"There were many naysayers and many people who did not really think the young people would respond to John Paul II and his message," said Denver Archbishop Samuel Aquila, who in his then-role as director of liturgy for the Denver Archdiocese helped plan the liturgies.
"It was predicted that the papal initiative would attract no more than 20,000 young people," Cardinal Stafford said.
With hopeful optimism, organizers started planning for 60,000 people to attend the Aug. 11-15, 1993, WYD program of catechesis, liturgies and cultural events that included a closing Mass at Cherry Creek State Park celebrated by fellow pilgrim, Pope John Paul II. Denver's WYD program diverged from previous ones in that the pope was to participate in twice as many liturgies and for more days.
"As the registrations started coming in, it went to 150,000," said Archbishop Dennis Schnurr of Cincinnati, who served as national director for Denver's WYD. "The final registration was 500,000. We know there were walk-ons, particularly for the final Mass. It was 750,000 people there."
Denver's program was so successful that it has remained the norm for subsequent World Youth Days, Archbishop Schnurr said.
"World Youth Day Denver also completely transformed how the Church goes about youth ministry in the U.S.," he said. "Previously, youth ministry was like Catholic Youth Organization, a lot of sports activities segregated from religious education. (We) brought those activities and religious education back together."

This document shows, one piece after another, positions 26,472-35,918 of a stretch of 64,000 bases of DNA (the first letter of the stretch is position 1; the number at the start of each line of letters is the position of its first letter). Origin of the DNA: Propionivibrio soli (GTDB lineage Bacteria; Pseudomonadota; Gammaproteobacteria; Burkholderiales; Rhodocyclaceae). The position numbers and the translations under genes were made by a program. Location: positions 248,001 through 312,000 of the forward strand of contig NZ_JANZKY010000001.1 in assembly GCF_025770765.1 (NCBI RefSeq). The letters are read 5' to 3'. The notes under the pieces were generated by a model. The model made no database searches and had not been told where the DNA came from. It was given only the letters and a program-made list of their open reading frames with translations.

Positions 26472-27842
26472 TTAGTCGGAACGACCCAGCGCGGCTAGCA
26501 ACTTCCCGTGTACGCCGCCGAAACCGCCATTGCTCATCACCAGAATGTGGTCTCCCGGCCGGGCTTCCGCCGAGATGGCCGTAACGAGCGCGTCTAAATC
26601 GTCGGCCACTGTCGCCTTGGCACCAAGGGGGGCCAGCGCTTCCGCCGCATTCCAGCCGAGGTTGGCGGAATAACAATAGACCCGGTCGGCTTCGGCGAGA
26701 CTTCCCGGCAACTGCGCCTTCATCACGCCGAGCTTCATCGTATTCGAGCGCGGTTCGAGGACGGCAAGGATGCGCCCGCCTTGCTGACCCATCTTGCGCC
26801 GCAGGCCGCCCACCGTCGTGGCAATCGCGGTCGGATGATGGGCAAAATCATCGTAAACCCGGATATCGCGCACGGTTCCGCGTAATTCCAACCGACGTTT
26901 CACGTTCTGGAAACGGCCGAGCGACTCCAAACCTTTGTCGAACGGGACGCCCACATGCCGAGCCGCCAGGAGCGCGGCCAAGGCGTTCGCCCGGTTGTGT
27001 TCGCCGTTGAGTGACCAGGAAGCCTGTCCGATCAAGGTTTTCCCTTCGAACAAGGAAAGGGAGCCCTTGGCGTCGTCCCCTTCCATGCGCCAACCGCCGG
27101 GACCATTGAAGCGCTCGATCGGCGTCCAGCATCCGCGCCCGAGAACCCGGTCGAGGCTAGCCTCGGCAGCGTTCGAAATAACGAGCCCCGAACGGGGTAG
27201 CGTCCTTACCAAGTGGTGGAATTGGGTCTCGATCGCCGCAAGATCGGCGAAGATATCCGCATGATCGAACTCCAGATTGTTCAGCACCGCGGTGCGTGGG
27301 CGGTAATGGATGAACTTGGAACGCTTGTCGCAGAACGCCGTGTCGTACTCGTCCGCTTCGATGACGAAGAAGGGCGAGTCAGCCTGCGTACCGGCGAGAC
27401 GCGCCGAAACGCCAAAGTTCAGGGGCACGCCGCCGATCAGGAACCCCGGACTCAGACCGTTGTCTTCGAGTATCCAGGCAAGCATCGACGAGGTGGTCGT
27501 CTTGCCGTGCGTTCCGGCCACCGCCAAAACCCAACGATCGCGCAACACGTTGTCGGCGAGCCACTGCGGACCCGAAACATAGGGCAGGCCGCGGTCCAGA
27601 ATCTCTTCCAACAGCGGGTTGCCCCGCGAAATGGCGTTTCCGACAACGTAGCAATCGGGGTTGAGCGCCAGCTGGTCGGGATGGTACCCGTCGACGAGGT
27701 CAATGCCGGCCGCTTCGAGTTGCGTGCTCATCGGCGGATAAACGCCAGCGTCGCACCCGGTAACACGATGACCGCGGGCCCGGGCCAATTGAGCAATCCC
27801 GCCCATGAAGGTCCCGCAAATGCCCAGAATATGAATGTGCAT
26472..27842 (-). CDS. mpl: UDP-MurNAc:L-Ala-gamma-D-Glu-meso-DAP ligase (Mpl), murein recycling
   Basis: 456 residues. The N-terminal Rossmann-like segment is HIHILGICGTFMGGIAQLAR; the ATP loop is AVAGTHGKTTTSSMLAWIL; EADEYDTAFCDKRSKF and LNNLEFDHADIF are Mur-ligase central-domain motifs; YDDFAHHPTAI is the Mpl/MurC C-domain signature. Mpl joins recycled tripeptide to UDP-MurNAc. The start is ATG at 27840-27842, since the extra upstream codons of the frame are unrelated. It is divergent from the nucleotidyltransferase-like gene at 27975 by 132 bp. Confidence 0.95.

Making it happen
The event planning proved challenging, organizers said.
Cherry Creek State Park included wetland preserves that needed protected and prairie dogs that needed moved. Electricity, water, roads and toilets needed to be constructed.
"At the time I said it was as though we were building a minor city in the middle of nowhere," Archbishop Schnurr said with a laugh.
Because the pope is a head of state, Secret Service was involved in the planning.
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"We had to provide Secret Service with an outline of every event and who the people were who would be approaching the Holy Father, all in three-minute increments," said Archbishop Aquila.
People on pilgrimage tend to not eat, drink or sleep well enough, noted Msgr. Buelt: "The biggest challenge, was attending to the health and well-being of the participants."
Scorching temperatures for the three-hour closing Mass at Cherry Creek State Park on Aug. 15, 1993, compounded the situation.
"I remember that after people received holy Communion, we handed them bottles of water," Sister Walsh said.
Despite the exhaustion and dehydration experienced by some pilgrims among the sea of humanity gathered at Cherry Creek State Park, estimated to be the largest public gathering in Colorado's history, the closing Mass was a joyous, peaceful finale to the five-day pilgrimage.
"There was a sense of, 'We did it!'" Sister Walsh said. "We were doing a lot from scratch. We'd never seen anything like it before."